13 / 11 / 2013The Umm el-Fahem Museum of Contemporary Art / STAV Architects
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STAV Architects shared with is their competition entry for The Umm el-Fahem Museum of Contemporary Art which was awarded third place. Planted in its surroundings, the building grows from the side of the mountain, looking towards the Wadi on its border. It refrains from overtaking the Wadi, posed on one of its banks and watches it to the opposite pine planted bank, watching the city from afar to spread into the urban topography of Wadi Ara, Israel. More images and architects’ description after the break.
The building stands between the trees which Umm el-Fahem lives among and by while blending with nature in the tradition of the Arabic-Israeli architecture. In doing do, the design combines culture and nature into one composite entity.
The show rooms and auditorium are placed in box-like structures planted in the ground and united in a repetitive structure. The lobby, with its northern glass wall overlooking the Wadi, becomes a threshold space in which the visitor stands between interior and exterior, between nature and architecture, between present and memory. On the one hand, the visitor is exposed to the forest in the north and on the other, he faces the art spaces. The visitor is accompanied by the archive and library, both acting as memorial-presentations, describing the artifacts on show. In addition, the building also represents the cultural life in the city through projections on their walls which face the lobby. Thus, Wadi Ara area is captured in several points in time-past and future on one hand and the present on the other.
between the building and the cultural space in the city and Wadi, while the individual is in the middle and continually creates this connection by walking through the interior. The Wadi descends toward and among the showrooms and allows the visitor walking in the sculpture garden to experience the art from the outside as well. The sculpture garden lies along the Wadi and creates a cultural axis, stretching from the stadium and into Wadi Ara.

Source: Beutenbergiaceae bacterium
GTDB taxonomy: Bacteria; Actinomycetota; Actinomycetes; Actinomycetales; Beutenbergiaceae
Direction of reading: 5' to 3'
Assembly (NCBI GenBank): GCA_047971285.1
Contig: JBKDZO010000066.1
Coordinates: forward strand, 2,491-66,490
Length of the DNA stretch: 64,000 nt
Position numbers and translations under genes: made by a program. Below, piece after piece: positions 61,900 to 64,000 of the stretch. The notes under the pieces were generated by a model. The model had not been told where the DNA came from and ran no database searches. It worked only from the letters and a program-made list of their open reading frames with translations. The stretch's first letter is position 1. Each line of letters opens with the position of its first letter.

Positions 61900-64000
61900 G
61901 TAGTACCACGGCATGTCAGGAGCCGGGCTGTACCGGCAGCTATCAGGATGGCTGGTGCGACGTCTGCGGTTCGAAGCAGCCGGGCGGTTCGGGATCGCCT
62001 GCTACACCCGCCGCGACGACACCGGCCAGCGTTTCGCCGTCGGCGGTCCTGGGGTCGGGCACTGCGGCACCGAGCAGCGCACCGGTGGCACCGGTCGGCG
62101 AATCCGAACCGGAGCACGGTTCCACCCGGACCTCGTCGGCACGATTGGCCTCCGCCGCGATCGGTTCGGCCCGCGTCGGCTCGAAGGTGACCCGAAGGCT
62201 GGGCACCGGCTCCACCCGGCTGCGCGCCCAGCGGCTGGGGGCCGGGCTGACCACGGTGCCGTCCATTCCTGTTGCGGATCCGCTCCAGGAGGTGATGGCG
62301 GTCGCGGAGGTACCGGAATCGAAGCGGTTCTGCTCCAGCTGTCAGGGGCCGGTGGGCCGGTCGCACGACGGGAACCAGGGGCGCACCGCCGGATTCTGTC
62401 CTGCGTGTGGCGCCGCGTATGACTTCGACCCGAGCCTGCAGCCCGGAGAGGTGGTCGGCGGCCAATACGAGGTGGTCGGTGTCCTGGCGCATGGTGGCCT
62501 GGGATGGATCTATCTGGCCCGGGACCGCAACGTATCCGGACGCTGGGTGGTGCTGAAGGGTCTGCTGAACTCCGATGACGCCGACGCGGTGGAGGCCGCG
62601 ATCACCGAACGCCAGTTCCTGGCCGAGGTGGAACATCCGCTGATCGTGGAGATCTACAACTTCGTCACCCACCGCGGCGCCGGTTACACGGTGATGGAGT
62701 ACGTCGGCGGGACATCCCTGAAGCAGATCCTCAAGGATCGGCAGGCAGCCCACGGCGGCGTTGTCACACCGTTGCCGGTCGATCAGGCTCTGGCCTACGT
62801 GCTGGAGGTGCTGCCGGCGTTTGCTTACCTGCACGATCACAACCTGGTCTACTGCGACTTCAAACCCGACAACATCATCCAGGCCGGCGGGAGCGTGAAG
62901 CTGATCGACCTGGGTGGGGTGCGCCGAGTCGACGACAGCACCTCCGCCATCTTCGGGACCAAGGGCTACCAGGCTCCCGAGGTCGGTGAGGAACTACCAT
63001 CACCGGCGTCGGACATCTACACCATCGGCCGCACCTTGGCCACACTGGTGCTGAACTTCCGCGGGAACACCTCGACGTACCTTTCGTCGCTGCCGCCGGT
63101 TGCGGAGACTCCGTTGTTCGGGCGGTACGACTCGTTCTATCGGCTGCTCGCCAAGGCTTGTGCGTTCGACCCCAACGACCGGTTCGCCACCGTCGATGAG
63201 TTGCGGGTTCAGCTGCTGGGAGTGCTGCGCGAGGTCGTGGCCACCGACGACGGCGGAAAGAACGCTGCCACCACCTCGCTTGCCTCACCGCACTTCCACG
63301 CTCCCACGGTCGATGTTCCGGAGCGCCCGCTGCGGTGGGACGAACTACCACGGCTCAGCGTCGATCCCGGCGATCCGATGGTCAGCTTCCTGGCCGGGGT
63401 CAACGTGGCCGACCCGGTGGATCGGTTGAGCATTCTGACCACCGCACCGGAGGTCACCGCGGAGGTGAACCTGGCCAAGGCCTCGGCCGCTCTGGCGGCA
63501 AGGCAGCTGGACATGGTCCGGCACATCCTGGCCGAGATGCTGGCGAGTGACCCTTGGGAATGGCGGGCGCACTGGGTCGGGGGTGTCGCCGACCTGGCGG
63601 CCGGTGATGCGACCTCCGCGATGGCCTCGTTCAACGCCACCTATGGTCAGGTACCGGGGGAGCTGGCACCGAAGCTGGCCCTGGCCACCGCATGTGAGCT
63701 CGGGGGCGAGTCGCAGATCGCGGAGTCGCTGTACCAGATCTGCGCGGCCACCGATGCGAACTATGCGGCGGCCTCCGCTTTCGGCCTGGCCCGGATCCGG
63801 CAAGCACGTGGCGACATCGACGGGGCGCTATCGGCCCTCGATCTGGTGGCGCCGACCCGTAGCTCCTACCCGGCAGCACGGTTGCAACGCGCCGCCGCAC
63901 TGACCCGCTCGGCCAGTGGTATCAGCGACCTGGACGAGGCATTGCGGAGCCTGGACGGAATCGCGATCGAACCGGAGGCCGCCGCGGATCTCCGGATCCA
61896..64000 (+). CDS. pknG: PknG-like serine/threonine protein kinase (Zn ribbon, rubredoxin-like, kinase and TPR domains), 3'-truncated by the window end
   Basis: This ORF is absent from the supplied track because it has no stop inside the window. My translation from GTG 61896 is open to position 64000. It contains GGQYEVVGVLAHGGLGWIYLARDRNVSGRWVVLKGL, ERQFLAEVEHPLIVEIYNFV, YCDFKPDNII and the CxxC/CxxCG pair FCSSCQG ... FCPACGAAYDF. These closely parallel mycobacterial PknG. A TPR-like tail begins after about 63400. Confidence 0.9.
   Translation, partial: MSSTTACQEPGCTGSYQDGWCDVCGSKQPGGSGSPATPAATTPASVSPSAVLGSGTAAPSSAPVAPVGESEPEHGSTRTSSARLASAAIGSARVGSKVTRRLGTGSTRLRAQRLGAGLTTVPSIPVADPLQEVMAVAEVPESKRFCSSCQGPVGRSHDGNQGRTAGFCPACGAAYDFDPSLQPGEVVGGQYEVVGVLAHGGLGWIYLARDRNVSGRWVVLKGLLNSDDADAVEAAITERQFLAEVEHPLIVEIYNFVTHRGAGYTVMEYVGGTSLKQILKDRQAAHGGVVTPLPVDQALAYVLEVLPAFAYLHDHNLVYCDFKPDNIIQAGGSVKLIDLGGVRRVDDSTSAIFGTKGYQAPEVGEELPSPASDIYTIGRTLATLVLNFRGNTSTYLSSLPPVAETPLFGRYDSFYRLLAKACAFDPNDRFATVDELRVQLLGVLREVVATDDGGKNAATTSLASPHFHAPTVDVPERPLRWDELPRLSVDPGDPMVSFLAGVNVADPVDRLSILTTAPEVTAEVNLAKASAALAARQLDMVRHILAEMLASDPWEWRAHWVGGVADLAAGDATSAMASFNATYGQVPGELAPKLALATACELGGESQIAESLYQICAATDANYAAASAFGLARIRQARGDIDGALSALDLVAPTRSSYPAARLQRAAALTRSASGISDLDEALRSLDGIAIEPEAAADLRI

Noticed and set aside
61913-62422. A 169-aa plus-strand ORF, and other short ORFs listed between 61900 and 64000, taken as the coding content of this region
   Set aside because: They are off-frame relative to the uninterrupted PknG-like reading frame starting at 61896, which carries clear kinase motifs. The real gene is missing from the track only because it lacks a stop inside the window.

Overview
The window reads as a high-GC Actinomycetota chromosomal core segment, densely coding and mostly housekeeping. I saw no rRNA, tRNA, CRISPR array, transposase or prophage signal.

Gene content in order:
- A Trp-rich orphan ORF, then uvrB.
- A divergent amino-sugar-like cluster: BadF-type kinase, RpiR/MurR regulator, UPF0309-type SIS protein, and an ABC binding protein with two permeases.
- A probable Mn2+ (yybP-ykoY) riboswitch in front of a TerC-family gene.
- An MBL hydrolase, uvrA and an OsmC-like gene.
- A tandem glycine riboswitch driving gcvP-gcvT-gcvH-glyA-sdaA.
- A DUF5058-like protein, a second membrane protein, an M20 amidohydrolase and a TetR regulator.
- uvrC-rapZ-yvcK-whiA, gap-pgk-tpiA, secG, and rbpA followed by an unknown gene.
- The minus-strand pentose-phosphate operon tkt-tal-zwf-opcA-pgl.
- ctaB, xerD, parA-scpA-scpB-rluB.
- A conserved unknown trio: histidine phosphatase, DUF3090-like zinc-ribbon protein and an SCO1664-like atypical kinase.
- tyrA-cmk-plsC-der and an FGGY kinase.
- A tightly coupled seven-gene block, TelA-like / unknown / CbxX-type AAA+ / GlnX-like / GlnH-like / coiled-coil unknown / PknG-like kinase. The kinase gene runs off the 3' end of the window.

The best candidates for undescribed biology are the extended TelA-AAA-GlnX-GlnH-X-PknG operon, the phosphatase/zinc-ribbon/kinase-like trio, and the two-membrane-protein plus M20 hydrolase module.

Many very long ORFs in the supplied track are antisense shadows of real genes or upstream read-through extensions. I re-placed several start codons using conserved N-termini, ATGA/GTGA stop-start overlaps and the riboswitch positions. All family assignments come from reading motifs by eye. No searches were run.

The city is conceptually present in the building. The entrance creates a frame for a direct view toward the city in the center of which stands as a focal point for the Minaret of the Omar Ibn El-Khatab Mosque. On its western side, the building opens to the Wadi and looks over the traffic route following it.
Thus, through the dialogue between the art inside and the walk along the local cultural path in the Wadi, the dialogue between moving through the interior and the faraway focal point in the city, and through the threshold situation between structure and nature, the museum takes upon itself a number of roles in creating a new reality. This reality unites the fragments of the Palestinian-Israeli identity: earth, nature, city, memory and culture united in art.